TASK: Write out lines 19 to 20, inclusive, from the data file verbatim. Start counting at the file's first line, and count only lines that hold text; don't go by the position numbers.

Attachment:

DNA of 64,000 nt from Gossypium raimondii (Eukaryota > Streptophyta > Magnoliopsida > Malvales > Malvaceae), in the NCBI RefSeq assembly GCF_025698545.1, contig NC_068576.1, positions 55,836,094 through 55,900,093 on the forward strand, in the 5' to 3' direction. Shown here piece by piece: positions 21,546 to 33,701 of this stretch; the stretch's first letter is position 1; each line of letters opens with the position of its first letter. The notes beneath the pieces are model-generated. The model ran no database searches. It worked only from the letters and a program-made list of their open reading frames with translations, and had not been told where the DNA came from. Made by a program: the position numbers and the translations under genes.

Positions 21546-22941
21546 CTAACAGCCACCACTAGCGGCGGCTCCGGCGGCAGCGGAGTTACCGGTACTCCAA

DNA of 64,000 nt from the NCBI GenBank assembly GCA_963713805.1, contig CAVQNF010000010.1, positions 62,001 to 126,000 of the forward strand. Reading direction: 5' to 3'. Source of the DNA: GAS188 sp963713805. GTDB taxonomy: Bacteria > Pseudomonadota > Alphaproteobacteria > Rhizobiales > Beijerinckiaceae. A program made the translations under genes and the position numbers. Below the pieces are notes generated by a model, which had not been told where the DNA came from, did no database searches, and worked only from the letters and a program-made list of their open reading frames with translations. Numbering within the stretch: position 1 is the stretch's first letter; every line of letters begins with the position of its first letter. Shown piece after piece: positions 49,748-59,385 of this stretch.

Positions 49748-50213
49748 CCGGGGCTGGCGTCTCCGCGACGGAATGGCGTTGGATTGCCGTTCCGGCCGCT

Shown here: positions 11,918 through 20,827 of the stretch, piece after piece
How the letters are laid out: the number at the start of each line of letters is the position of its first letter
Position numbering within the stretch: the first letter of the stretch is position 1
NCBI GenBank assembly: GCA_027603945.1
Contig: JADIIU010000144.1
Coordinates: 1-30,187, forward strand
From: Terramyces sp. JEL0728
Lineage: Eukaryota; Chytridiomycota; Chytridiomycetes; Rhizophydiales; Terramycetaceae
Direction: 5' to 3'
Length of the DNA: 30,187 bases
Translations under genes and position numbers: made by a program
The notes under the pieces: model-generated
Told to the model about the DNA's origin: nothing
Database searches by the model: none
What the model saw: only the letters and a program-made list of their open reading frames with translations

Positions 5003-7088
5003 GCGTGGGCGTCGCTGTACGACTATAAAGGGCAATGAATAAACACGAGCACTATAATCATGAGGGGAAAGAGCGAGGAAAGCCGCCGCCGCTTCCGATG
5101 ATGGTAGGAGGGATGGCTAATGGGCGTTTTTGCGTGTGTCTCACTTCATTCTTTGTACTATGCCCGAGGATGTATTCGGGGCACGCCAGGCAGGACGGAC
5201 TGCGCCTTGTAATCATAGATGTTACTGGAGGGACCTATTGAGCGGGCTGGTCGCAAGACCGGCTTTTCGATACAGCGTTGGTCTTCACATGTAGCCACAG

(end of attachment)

Told to the model about the DNA's origin: nothing
Database searches by the model: none